Posted Nov 27 2009 10:12AM
The whole Samson thing works a lot better now, now that he's got the muscles to go with the mane.
Joakim Noah, the free spirit from the University of Florida title teams, the disappointment of a lottery pick in Chicago, the man with the flowing frizzes, has become stronger in body and mind and a player after all. He's become one of the league leaders in rebounding, actually, a development no one would have seen coming a few months ago.
Then again, almost no one from the NBA world saw Noah once he left Chicago during the summer either. That's when he made his greatest gains, hitting the weights like never before, adding bulk and focus, lifting even as he vacationed.
Lifting was a highlight of vacation.
"When we came to L.A., for example, I went to Venice Beach and worked out at Gold's Gym, worked out with all those big monsters, some body builders and stuff," Noah said. "I felt like it gave me confidence. The intensity that they brought to the weight room was a little different than a basketball player would bring into the weight room. It was just good to be around different people and understanding that you really have to bring a certain intensity into the weight room to get results."
His best friend tosses iron. When they did the L.A. thing in the offseason, they went to Muscle Beach. When they hit Tampa, Fla., they spent time at a gym filled with dedicated hulks. Noah found it very motivating, the way so many of the people, lifters with a lot of experience, offered encouragement and advice. He loved the energy of the places.
Noah entered 2009-10 with a focus like never before. Already shaped by the classic first-round series against the Celtics the previous spring, Noah was different. Seemingly gone was the rookie from 2008, the guy who was suspended after a confrontation with an assistant coach, then suspended again by teammates when they voted to keep him on the bench for another game, showing their total disapproval of his actions.
In his place was the guy Chicago envisioned when it used the ninth pick on Noah in 2007.
"Two things," coach Vinny Del Negro said. "One, he's growing up a little bit. He came in in better shape in training camp, kind of re-focused himself a little bit. And, confidence. He's playing with a lot of confidence right now. He's doing the things to help us try to win games. He's being aggressive on the glass and trying to be a threat offensively when he's out there. He's still a young player and he's still developing. He has a ways to go, but his effort and spirit and his energy are always very good."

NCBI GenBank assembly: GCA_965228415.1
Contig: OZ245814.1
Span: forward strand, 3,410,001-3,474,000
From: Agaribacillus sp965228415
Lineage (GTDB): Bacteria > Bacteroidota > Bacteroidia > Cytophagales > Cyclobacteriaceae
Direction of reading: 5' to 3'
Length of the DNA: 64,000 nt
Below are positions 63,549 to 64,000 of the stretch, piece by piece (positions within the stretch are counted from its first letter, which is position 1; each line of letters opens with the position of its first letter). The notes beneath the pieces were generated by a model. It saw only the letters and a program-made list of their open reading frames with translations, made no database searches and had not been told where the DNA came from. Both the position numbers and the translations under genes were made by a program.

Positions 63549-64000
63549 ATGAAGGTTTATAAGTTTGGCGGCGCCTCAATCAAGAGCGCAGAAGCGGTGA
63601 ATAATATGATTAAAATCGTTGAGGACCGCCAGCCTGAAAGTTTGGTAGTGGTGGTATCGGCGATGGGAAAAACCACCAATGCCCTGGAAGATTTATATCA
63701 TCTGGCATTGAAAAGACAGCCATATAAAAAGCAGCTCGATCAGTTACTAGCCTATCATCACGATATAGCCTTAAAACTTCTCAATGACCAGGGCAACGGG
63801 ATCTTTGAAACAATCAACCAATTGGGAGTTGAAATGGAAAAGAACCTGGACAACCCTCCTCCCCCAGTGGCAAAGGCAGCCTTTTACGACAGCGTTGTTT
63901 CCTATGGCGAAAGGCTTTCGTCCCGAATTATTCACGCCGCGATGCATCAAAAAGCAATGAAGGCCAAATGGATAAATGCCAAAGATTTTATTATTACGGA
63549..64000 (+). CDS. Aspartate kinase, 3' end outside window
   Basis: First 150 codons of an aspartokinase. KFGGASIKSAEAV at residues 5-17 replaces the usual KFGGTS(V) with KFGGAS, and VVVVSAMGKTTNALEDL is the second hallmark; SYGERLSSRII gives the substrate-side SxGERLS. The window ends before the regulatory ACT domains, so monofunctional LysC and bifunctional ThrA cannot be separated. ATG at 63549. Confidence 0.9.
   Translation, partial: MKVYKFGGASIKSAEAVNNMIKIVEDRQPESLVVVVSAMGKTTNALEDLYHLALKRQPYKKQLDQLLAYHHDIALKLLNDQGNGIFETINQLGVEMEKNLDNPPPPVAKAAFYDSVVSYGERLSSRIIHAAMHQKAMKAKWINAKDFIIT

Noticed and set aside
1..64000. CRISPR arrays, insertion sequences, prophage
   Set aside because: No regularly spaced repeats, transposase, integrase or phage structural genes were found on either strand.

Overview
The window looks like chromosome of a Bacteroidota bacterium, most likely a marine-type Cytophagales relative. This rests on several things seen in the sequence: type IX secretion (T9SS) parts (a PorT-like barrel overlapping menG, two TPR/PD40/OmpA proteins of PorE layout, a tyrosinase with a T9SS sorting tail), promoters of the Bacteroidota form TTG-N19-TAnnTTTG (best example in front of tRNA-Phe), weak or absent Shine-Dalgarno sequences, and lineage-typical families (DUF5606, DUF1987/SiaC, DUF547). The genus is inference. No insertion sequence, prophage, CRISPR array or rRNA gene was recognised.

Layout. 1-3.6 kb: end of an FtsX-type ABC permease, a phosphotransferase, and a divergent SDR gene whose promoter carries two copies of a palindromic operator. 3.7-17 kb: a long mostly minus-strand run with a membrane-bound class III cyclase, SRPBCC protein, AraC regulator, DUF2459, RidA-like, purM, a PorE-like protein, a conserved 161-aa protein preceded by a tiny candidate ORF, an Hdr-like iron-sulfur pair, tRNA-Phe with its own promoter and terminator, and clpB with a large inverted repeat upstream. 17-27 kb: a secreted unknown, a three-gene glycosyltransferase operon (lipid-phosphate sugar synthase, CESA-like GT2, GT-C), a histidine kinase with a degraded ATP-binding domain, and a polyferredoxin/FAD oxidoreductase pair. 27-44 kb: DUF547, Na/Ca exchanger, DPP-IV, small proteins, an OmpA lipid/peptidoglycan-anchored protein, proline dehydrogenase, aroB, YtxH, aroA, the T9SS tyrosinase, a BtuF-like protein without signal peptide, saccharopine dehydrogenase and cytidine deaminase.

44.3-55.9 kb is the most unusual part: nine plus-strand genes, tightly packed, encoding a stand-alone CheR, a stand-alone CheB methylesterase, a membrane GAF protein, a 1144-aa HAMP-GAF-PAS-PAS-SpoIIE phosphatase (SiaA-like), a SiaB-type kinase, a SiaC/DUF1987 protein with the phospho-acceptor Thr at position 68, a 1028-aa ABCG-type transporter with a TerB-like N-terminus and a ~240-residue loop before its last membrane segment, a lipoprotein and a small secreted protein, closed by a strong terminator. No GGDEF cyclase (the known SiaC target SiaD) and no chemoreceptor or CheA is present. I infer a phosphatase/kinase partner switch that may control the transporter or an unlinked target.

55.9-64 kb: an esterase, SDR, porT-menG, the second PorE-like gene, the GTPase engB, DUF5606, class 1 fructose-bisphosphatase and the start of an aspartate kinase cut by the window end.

Noah has gone from 2008-09 averages of 6.7 points, 7.6 rebounds and 24.2 minutes with 55 starts to 11.1 points, 11.7 rebounds. He trails only Chris Bosh and Dwight Howard for the league lead in rebounds per game, is logging 33.4 minutes and has started all 14 games for the 6-8 Bulls. He's already had a stretch of six consecutive double-doubles, an early platform of a growing candidacy for Most Improved Player.
"I feel like I'm a lot more confident on the court," he said. "I know that a lot more is asked of me. I know that if I miss a shot or if I miss a drive to the basket or I turn the ball over, I know I'm not going to come out right away. It's a good feeling knowing my teammates are behind me and I have a guy like Brad [Miller], who comes off the bench and who can tell me what I need to do better on the court every night. I just feel really lucky."
"I think it started last year," Del Negro said. "He had a tough beginning to the year. By the second half of the year, he started to grow up a little bit, I think, and mature and understand what was expected. What I expected, especially, of him and how we needed to play and what he needed to do. He had a pretty productive second half and playoff series and he took that over and gained confidence in the summer with that and got stronger and came into camp in better shape. He's seeing some of the work he's putting in pay off in some of the things he's doing in the games."
The new confidence, the growing maturity, the improving offensive game for a player who gets the majority of his baskets in transition or from offensive rebounds -- it's definitely a different Noah. Talk about serious lifting. He has raised an entire career.
Scott Howard-Cooper has covered the NBA since 1988. You can e-mail him here.
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